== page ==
Home is one of the most dangerous places for a woman — how can we fix it?

During the holiday season, we often hear fond reminiscences on being “home for the holidays.” There’s a broad and deeply rooted cultural narrative that home is a place of comfort and safety and that the bonds of family are deeper than those shared with friends or other community members. However, we know this is not always the case.

A recent study from the United Nations Office on Drugs and Crime (UNODC) found that home is actually the most dangerous place for women. Their study found that 58 percent of all of women killed around the world annually were murdered by an intimate partner or family member. They found that as many as six women an hour were being killed by their partners or families.

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My sister, Dana Anderson, was, heartbreakingly, one of these horrid statistics. She was taken from us by her live-in boyfriend of seven years. In a fit of rage, he annihilated her life and that of her 12-year-old son; forever changing the course of our family.

In Africa and the Americas, the statistics are staggering, where women face an even higher risk of being killed by the people who are supposed to protect and love them. In Africa, the rate is 3.1 per 100,000 women killed by intimate partners or family members and in the Americas the rate is 1.6 per 100,000, compared with 0.7 and 0.9 in Europe and Asia, respectively.

A recent investigation by the Washington Post found that this worldwide trend carries into the United States. In an analysis of 4,484 murders of women in 47 major cities, 46 percent of those murders were committed by intimate partners. Furthermore, the Washington Post found, in an examination of murders of women in Fort Worth, Las Vegas, Oklahoma City, San Diego and Saint Louis, 36 percent of the men convicted of these murders had been previously convicted of domestic violence, a violent crime or had had a restraining order filed against them by their victim. They also found that when men killed women with whom they had a relationship, they were more likely to stab or strangle their victim compared with other murders.

Both of these studies highlight a central feature that is also inherent to the anti-choice, anti-abortion movement: a lack of respect for women’s bodily autonomy. Denigration of women’s bodily autonomy is part of a worldview that treats women as objects, who are to be controlled. Segments of society teaches that women’s only importance is in their relationship to men, not as independent human beings.

Women’s fertility is something that men also seek to control, through intimate partner violence and reproductive coercion and through laws that limit and obstruct access to abortion. Women who are actors in their own lives, capable of making their own decisions, are a threat to be eliminated. Women are seen, not as people, but as objects. If men find that they are unable to control their partner, they instead commit murder as a last attempt at maintaining their ownership over that partner.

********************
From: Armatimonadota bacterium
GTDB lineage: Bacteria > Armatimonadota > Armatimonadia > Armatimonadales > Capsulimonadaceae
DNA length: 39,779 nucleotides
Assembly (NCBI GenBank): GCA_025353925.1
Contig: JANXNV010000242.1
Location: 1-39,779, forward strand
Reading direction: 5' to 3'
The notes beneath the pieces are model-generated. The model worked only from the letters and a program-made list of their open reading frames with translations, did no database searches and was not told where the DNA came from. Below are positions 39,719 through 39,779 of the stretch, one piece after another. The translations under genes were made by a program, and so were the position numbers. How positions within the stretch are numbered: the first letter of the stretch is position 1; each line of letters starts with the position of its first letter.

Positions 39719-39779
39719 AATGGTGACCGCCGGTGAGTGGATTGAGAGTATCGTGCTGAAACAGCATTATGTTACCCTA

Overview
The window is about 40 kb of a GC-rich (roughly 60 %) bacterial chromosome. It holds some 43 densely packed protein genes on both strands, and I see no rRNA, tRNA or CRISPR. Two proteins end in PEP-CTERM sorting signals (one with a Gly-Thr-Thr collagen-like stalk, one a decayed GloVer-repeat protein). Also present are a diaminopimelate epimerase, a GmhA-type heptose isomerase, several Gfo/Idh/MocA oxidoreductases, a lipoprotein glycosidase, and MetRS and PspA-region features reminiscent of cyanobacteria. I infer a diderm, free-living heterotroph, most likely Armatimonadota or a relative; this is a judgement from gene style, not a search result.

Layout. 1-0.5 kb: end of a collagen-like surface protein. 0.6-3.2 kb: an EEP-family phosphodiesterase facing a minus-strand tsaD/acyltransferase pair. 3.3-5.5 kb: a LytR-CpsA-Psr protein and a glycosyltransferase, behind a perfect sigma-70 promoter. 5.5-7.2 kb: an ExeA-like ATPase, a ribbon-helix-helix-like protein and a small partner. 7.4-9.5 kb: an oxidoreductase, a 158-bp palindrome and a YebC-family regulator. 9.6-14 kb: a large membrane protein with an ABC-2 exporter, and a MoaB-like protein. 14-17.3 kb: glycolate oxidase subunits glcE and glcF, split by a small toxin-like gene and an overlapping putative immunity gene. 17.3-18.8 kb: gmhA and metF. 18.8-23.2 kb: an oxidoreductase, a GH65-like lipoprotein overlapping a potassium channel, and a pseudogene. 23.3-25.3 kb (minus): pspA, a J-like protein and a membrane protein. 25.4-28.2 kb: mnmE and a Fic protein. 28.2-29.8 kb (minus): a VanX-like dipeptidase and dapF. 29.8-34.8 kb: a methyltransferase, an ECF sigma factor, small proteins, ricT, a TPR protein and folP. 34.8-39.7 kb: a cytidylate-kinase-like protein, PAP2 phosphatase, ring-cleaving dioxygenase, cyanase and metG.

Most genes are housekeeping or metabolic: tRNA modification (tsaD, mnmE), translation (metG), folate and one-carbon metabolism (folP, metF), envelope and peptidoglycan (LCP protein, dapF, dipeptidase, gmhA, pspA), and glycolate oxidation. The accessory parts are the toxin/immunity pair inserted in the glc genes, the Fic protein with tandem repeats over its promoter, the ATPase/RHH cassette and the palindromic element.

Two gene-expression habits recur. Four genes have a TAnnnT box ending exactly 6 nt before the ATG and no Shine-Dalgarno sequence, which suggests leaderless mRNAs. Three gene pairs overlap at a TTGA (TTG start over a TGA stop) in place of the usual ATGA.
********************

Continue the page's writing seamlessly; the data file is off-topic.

This is why leaving the relationship or other changes in circumstances that women face are so incredibly dangerous for women who live in volatile situations. This narrative succinctly explains how I lost my sister. It wasn’t until she mustered up the strength to leave that he murdered her. It was then uncovered at trial that she had been enduring abuse and violence at home for years, which she had kept hidden.

When women began to have control over their fertility and were able to take more active roles in the public sphere as well as gain economic independence that is when we began to see a violent push back from those who wish to deny access to abortion and contraception. The same impulses and societal narratives that inspire men to kill women, whom they claim to love, also inspire the extremists to blockade and bomb clinics and kill doctors and clinic workers, all in the name of “saving babies.” Additionally, the poison of male dominance over females infects women as well, inspiring them to join violent and repressive anti-choice organizations without seemingly understanding that their own movement ultimately seeks to control them.

Whether it’s domestic violence and access to reproductive health care or other pressing issues that are tangentially related, it is imperative that we see the parallels between these issues that so gravely impact people’s lives. By looking at domestic violence and the relationship to contraception and abortion barriers, we determine how to be part of systemic change. Maybe this would have saved my sister.

It goes without saying that we should be doing everything we can as a society to stop intimate partner violence and make home a safe place for every woman. We must think about the larger picture in order to create a world where each person’s bodily autonomy is respected and honored.

Julie A. Burkhart is the founder and CEO of Trust Women Foundation. Trust Women opens clinics that provide abortion care in underserved communities so that all women can make their own decisions about their healthcare. Follow her on Twitter @julieburkhart.